After a summer of negotiations between Sheridan Nurseries and the villagers of Glen Williams, an agreement on a new 91-home subdivision has been ironed out and officially approved by the Ontario Municipal Board this week. Council approved the deal at its Sept. 5 council meeting. That was followed by hearings at an OMB hearing later in the week and concluded this week. The 88-acre property is located on the south side of Prince St., west of the Tenth Line and east of the Credit River. Planned is a 91-lot subdivision to be serviced with municipal water and sanitary sewers. Sheridan will upfront the $2-3 million cost to build the Regional Sanitary Sewer Pump Station and sewer system, possibly located in a part of Glen Williams Park. The neighbourhood would be connected to the village through a walking trail to the park. The average density is two lots per acre and the minimum lot size is a quarter-acre. Lots are varied in keeping with the historic patterns of planning of the Glen. Standard curbs, gutters and sidewalks have been eliminated in favour of a more environmentally-friendly narrower road, with pathway surfaces and ditches on either side for low impact storm drainage. In a presentation to council, Sheridan Nurseries president Bill Stensson said the company has been a part of Glen Williams for the past 50 years and hopes to be there for the next 50.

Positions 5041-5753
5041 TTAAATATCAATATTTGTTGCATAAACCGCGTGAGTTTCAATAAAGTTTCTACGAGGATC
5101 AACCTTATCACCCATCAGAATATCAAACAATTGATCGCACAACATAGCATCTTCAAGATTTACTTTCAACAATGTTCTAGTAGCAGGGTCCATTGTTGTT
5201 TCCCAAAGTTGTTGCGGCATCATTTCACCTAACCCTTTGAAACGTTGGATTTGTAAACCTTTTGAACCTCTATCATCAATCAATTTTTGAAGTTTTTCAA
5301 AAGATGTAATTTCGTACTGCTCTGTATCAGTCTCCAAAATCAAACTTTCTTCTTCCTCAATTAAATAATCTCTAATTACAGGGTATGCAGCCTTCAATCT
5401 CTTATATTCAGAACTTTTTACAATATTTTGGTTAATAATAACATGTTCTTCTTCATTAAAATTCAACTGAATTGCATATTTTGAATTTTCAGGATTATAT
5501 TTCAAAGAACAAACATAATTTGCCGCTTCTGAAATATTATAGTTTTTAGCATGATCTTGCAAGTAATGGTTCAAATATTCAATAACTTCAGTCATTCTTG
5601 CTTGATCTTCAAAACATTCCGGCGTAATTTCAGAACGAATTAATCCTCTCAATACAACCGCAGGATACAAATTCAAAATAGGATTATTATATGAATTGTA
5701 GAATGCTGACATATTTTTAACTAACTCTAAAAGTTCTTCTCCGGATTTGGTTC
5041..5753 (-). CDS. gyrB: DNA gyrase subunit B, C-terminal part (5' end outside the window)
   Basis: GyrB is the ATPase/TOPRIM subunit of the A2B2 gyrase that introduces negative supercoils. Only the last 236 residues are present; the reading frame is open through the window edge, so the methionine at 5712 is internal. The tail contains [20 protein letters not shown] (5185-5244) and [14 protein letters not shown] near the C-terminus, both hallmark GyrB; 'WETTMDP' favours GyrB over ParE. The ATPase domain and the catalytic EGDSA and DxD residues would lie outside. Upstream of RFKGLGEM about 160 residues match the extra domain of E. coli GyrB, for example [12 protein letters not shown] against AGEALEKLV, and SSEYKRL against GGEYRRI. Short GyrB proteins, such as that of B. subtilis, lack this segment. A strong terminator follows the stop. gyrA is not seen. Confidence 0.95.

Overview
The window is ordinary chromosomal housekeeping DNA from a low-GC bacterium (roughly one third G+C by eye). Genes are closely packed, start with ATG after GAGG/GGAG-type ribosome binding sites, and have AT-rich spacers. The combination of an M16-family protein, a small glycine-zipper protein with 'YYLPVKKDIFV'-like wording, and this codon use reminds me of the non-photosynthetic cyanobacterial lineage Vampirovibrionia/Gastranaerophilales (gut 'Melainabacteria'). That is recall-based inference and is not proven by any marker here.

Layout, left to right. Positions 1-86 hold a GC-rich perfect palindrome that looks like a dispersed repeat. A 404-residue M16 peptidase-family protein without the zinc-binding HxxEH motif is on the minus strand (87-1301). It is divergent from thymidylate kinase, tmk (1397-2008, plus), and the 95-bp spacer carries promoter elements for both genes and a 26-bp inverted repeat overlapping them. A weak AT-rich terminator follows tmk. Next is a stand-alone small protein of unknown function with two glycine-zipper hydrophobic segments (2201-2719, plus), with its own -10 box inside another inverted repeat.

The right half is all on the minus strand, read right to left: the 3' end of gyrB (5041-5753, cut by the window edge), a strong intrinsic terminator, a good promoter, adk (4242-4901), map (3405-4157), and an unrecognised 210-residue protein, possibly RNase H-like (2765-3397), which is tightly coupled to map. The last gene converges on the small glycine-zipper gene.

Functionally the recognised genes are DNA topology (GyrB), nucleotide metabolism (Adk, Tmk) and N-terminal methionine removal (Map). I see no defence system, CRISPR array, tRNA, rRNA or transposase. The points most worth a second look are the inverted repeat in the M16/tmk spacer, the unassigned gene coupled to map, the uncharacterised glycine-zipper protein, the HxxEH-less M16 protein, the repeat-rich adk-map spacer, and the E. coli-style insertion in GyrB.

He noted the new plan has solved 95 per cent of the key issues raised by the residents last spring when it was presented in a public meeting. "From the very beginning, Sheridan Nurseries has been determined to do the right thing to deliver the best possible development to the hamlet of Glen Williams," he said, pointing out the company could have sold off the land to a developer, but instead decided to spearhead the project itself in the best interest of both the Glen and the company. Wayne van Hinte, member of the Glen Williams Community Association, said this was the first time that guidelines under the new Glen Williams Secondary Plan had been used to develop a new subdivision in the village. GWCA still has concerns over the number of lots and the buffer tree strip to separate the new neighbourhood from the rest of the village and the rural area. While the Town and Sheridan Nurseries advocated a conservation easement under homeownership, van Hinte said he had little faith in that device, and preferred to see the 20 metre (66 ft) "line in the sand" in public ownership with accompanying trails. He said GWCA would continue to advocate for publicly-owned buffers in future Glen developments. Ward 2 Councillor Joan Robson, a Glen resident, motioned to have a clause included in homeowners' agreements that they be made aware of the buffer and their responsibilities toward it. GWCA still also has serious concerns with traffic, and the impact it will have on Prince St. and the rest of the village. Ward 2 Councillor Bryan Lewis said he believed Sheridan's traffic study to be flawed. Council agreed to refer discussion about a traffic management plan and calming study for Glen Williams to the 2007 budget debate. Robson said the plan is in a vastly different form after the summer of negotiations than the spring plan due to the willing involvement of both GWCA and Sheridan. Instead of a "cookie cutter" subdivision, there are now varied lot sizes and shapes, varied setbacks, better street lay out, removal of sidewalks to reflect the rest of the village, and additional green space. "The result is a far better plan than what we started out with," she said. Mayor Rick Bonnette agreed, and commended Sheridan's willingness to compromise with the existing residents. He said this plan better represents the village than the one first seen in April. "This is a big deal for the Glen